A WORLD OF GOOD TASTE. Tino Zervudachi is an internationally acclaimed decorator with an eclectic aesthetic. He has an illustrious clientele that includes some of the world’s most discerning business people, art collectors and bohemian aristocrats. His designs can be seen in sumptuous homes around the world.
Tino Zervudachi, Flammarion just published a book on your work with text by Natasha Fraser with the title Tino Zervudachi: Interiors Around the World. Is it the first book about your work and why did you make it?
It’s the second book about the work; we did another one about 14 years ago with a different publisher. Many friends, clients and colleagues asked when the second book was going to come. The coffee table book process is very long and this book began about four years ago. The reason for doing it was to make a record for the previous periods in one’s work. We had a body of photography that showed many different styles of work around the world. Explaining that there are different ways to do interior design and that the same person can do different things was the motivating force.
You started your career in the early eighties with the renowned British interior decorator David Mlinaric. What did you learn from him?
I learnt that the most important thing always in the business of interior design is to get the rooms to be architecturally correct as far as one could, a logical collection of rooms that suits the owner’s way of life, before even thinking of decoration. Everyone lives differently and has a different approach to how they like their rooms to be. Some people collect art, some books, some don’t collect anything. Some people are terribly messy, some immaculately tidy. To create the environment for that person to be extremely comfortable in is success.
You worked for many interesting people of the time, such as the Rolling Stones. How was it?
Very exciting, and I still am lucky enough to work for extremely interesting people around the world, thank goodness. Working for Mick Jagger was great fun; he has remarkably good taste and I still do things for him. The early eighties was a funny time to think of doing interior design compared to now where everything is so available and so easily accessible. In those days interior design was still a slightly mysterious business, and only those in the know knew where you could get things and how to get things or even what was available. We live in a very different world in terms of interior design these days.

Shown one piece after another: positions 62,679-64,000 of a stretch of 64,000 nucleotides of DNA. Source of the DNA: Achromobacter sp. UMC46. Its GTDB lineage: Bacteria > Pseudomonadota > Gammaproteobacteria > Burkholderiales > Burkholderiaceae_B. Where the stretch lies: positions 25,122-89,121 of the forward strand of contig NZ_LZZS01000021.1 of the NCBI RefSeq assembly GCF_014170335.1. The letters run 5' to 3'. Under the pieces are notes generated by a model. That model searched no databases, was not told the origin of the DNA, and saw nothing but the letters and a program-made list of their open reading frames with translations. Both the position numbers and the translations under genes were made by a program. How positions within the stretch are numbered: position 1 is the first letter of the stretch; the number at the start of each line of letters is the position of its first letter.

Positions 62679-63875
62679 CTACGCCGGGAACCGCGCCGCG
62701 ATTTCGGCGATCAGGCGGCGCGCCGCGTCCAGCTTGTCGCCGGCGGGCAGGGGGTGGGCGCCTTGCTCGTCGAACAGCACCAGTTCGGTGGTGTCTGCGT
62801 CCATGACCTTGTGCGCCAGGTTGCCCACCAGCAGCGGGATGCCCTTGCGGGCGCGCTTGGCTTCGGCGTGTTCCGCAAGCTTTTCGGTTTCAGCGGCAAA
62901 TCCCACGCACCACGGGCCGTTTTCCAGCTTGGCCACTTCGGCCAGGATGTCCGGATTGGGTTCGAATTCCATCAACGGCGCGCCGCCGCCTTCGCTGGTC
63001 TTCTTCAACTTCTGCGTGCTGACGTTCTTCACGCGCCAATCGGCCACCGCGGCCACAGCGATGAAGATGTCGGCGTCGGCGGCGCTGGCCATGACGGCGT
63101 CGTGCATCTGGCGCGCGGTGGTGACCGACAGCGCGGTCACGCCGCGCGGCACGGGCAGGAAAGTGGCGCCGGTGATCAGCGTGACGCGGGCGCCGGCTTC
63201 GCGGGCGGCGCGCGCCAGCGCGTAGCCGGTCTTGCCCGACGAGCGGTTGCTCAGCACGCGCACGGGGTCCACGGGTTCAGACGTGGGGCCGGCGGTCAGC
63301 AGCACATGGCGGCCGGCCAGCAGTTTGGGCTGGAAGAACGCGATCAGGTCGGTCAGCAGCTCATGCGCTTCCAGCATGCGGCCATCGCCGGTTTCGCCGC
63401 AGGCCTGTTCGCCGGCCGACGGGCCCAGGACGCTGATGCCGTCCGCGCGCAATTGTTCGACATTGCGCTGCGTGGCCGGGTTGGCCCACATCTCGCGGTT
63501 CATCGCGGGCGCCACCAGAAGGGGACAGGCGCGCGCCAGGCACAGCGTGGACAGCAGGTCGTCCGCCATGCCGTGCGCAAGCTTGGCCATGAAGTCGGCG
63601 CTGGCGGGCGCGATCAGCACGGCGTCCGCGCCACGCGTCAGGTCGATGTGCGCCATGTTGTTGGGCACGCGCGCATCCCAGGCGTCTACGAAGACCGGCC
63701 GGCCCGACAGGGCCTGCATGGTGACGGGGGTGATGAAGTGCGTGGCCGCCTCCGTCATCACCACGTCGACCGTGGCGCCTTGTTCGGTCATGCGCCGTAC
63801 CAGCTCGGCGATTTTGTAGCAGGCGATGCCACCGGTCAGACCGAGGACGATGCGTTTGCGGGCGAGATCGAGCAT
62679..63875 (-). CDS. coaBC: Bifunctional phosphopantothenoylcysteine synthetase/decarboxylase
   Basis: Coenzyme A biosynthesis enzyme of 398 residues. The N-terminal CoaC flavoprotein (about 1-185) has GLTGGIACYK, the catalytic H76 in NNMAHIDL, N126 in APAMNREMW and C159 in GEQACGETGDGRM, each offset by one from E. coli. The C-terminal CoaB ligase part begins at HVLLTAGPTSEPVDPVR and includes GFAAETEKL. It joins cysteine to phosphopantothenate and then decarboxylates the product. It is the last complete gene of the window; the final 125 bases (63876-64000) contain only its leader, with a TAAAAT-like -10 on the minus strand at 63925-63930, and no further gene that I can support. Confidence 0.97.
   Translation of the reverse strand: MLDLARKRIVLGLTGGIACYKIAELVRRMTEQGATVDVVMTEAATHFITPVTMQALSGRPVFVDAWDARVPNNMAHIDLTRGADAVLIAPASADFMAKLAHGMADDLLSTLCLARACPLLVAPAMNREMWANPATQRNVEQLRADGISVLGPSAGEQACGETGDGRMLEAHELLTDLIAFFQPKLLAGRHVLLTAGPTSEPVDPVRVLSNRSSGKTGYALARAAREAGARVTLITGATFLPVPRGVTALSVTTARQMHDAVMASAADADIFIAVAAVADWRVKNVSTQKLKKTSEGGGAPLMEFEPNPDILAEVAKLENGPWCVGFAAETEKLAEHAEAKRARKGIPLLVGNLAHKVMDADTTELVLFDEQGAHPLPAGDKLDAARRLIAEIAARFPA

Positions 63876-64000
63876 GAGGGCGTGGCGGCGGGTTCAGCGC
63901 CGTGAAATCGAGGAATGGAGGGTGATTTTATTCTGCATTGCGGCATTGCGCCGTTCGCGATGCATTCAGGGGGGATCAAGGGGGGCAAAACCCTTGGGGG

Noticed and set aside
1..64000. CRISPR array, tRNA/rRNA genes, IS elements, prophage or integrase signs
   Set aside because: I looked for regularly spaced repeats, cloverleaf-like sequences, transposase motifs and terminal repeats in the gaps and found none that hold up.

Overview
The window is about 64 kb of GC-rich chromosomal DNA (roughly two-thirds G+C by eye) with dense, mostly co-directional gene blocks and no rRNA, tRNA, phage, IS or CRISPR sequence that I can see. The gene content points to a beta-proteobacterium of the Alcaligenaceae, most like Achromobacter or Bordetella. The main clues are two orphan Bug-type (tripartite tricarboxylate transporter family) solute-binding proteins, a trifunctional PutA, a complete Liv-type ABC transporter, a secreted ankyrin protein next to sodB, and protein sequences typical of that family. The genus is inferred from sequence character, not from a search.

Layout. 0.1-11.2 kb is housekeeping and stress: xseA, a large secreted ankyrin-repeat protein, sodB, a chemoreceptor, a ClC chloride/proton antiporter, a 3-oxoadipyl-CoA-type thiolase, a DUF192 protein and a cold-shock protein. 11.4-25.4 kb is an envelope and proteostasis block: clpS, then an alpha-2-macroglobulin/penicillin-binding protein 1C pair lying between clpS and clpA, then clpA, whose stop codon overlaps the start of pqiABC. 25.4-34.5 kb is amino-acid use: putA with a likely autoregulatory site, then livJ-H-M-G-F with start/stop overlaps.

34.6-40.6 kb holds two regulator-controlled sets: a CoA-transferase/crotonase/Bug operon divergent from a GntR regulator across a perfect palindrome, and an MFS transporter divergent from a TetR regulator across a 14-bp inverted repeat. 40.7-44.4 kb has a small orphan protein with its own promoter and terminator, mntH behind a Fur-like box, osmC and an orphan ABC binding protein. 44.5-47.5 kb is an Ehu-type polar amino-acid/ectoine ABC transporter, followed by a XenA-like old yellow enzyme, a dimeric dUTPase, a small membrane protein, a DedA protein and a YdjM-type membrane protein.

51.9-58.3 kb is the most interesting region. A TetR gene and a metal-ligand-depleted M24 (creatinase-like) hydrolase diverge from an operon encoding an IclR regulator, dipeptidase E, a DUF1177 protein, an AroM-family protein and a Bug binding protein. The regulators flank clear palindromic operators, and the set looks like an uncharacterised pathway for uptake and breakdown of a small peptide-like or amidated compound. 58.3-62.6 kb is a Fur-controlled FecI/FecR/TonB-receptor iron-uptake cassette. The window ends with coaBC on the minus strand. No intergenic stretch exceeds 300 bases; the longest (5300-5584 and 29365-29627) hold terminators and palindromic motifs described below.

“A sense of quality and an understanding of architecture that respects its environment.”
TINO ZERVUDACHI: INTERIORS AROUND THE WORLD
By Natasha Fraser. Flammarion 2022.
Tino Zervudachi, how do you work with the effects of the changing times?
It is great fun when you have done something for somebody quite in the classical style and 20 years later you get a call saying, “I don’t want all of this stuff anymore, I want it to be modern. Get rid of all of this old stuff, I want to sell the Gauguin and I want to buy a Kiefer.” However, part of what makes people’s houses unique to themselves is the accumulation of things through time and through their families or experiences and travels. The most successful very contemporary interiors for the clients I’ve worked for are those where we’ve mixed things up from the past and from the present, and making space for things for the future.
Has the requirement of your clients changed very much?
Ways of lives have changed. The appropriation of rooms has changed. People traditionally would always have had a library, a dining room, the breakfast room, a drawing room and a petit salon, etc. These days a lot of people wouldn’t even know what to do in all those rooms, they want one big room for when they’re a big group and then a huge kitchen for other times. That incredible shift makes it all exciting and different, and one has to find new solutions to make these rooms interesting and relevant to the lifestyle, but also relevant aesthetically; and make them so that they’re not like everyone else.
Which is the most challenging room?
It depends entirely on the client. There’s not a particular room that’s challenging. What’s challenging is the client who’s insecure about what they’re trying to achieve. That’s the most difficult thing in our line of work.
The book shows many projects and you don’t seem to have one specific style?
Interior design isn’t necessarily about style, it’s about understanding what brings a person and that architectural space together, why they want to live in it, and how best my teams and I are able to make it work for them. My role is to find out what the client wants and make it what they want so that they’re happy with the end result. It’s more interesting to start from a clean slate for every project and not reuse the curtains we did for Mrs. So-and-so or the sofa we did for Mr. Duda. They’re paying for my creativity, and I think about it all very carefully so that they end up with an interior that’s unique to them.